My mother got tired of my behavior and put me out. So, I stayed with one of my friends. His grandmother called me her grandchild and treated me as such. He and I were like “white on rice”. We got high together and ended up in juvenile detention together. I stayed in juvenile detention so much that I called it home and the staff that worked there called me their son. But, it didn’t have any effect on me. As a matter of fact I began to like it.

I dropped out of school in the seventh grade and took to the streets. The older guys who ran the streets were my teachers. I saw much at a young age in the streets – from junkies who had overdosed on drugs, to outright murder. The streets made me numb to the loss of human life and suffering. By the time I reached my thirteenth birthday, I was a schooled criminal.

When I was fourteen, someone I knew, who was also a gang member, insisted that I be recruited into the gang. So, I was jumped in. There is a belief that people often join gangs for protection. Protection is definitely a reason, but that is not why I joined. When you are deprived of love your entire life and someone promises you love and brotherhood – even if it is false – most people will take the bait.

I got deeper and deeper into the gang life and I spent most of my time doing what gangbangers do; robbing, stealing, selling drugs, fighting, stabbing and shooting. For a time I enjoyed it. The gang lifestyle made me feel needed. I felt powerful like a warrior. But, one thing that was missing was the feeling of true love, brotherhood and unity.

Eventually fear, anxiety and paranoia began to rule over my everyday affairs. I was constantly paranoid and in need of having a weapon in my possession at all times.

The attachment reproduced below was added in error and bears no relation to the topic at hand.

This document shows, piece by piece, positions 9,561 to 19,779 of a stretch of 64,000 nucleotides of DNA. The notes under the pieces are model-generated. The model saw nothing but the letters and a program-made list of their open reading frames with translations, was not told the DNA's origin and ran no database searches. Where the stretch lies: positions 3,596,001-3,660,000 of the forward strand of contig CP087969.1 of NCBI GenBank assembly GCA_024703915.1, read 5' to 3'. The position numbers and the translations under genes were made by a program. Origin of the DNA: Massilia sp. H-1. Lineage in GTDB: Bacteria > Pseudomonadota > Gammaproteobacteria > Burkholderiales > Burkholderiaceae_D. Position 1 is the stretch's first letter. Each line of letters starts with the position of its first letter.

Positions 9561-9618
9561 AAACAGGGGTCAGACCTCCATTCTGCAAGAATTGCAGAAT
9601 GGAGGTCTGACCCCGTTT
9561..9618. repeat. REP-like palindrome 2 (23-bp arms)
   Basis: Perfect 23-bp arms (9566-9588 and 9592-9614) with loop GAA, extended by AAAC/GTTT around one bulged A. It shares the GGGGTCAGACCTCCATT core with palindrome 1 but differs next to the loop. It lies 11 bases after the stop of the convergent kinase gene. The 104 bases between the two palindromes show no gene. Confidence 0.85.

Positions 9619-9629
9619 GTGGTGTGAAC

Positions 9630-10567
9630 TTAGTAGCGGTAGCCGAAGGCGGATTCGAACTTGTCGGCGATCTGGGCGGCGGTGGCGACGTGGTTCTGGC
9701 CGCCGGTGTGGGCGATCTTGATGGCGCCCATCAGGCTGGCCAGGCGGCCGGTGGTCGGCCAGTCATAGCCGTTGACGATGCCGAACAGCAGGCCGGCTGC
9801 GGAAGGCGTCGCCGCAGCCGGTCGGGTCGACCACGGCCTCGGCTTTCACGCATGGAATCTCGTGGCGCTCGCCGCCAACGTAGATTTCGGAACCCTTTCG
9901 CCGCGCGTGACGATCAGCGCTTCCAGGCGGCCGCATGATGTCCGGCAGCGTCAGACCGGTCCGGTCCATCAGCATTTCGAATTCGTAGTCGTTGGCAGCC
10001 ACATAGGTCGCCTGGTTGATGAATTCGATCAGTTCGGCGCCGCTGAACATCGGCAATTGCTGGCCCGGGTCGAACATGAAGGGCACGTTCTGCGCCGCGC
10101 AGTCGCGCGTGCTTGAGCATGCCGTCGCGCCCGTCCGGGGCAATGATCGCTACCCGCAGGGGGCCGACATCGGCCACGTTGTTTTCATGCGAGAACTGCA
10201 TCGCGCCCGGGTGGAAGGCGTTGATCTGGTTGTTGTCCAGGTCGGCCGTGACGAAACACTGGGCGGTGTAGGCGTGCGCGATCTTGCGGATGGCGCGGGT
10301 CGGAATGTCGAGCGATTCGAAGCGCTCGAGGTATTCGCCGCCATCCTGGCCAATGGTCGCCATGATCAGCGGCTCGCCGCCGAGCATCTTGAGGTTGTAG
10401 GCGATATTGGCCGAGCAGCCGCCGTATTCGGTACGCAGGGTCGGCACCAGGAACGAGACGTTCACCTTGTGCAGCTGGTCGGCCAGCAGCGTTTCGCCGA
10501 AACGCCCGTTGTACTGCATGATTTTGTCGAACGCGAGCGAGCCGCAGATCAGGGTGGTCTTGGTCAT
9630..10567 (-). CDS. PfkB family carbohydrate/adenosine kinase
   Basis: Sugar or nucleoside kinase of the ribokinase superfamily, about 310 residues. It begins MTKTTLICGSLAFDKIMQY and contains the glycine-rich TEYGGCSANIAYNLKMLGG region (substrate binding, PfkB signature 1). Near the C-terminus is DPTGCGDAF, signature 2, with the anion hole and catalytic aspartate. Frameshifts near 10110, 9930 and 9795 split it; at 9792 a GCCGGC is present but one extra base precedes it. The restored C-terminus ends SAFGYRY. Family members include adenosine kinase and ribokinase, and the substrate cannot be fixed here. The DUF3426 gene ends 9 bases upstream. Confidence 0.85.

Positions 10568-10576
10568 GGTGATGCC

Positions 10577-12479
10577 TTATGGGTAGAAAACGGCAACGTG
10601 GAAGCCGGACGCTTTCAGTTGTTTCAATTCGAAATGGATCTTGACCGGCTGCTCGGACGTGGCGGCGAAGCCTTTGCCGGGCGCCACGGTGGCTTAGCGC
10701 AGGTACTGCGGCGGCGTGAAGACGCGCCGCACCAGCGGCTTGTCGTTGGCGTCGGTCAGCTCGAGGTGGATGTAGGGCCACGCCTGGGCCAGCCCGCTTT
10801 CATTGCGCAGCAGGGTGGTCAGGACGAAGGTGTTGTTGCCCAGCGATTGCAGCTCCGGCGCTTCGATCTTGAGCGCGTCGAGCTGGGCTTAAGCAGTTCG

I did not like to go out with my family because I feared seeing someone I had harmed. The fear of being killed caused me to be a very lonely person. I even contemplated suicide. There is really no loyalty in the streets. You are only loved and embraced when you are useful and needed. Other than that, you are disposable.

One day one of my big homies got locked up and I was asked to get half of the bail money. I didn’t have a job, so it didn’t take a rocket scientist to know how I was going to get the money. I carjacked and robbed a man and eventually I got caught. But, before I committed the act, my intuition was telling me that I was going to jail that day. I was shown many signs that were intended to stop me from committing those crimes. But, my foolish loyalty couldn’t hold me back. I ended up in jail being charged as an adult. To this day I haven’t received one letter from the brother I was trying to help – even though he went home a week after my arrest. I ended up pleading guilty to the charges and was sentenced to fifteen years in prison with eight years suspended.

When I was in jail, I started reading the Bible a lot as I tried to find myself. I wanted to make a change, but I just didn’t know how.

Eventually I felt the love, unity and brotherhood I had been yearning for all my life when I started attending the Nation of Islam Worship service. At that point I didn’t know anything but the streets; and I had become so used to living my life in fear that it felt normal. But, all praise is due to Allah for finally giving me the courage to walk away from the gang.

Now, I can honestly say that I sleep well at night. I no longer submit to fear and anxiety. I submit to God. I changed my life for the better of myself, my family and my community.

- AFSC Friend of a Friend part-time staff member Wahid Shakur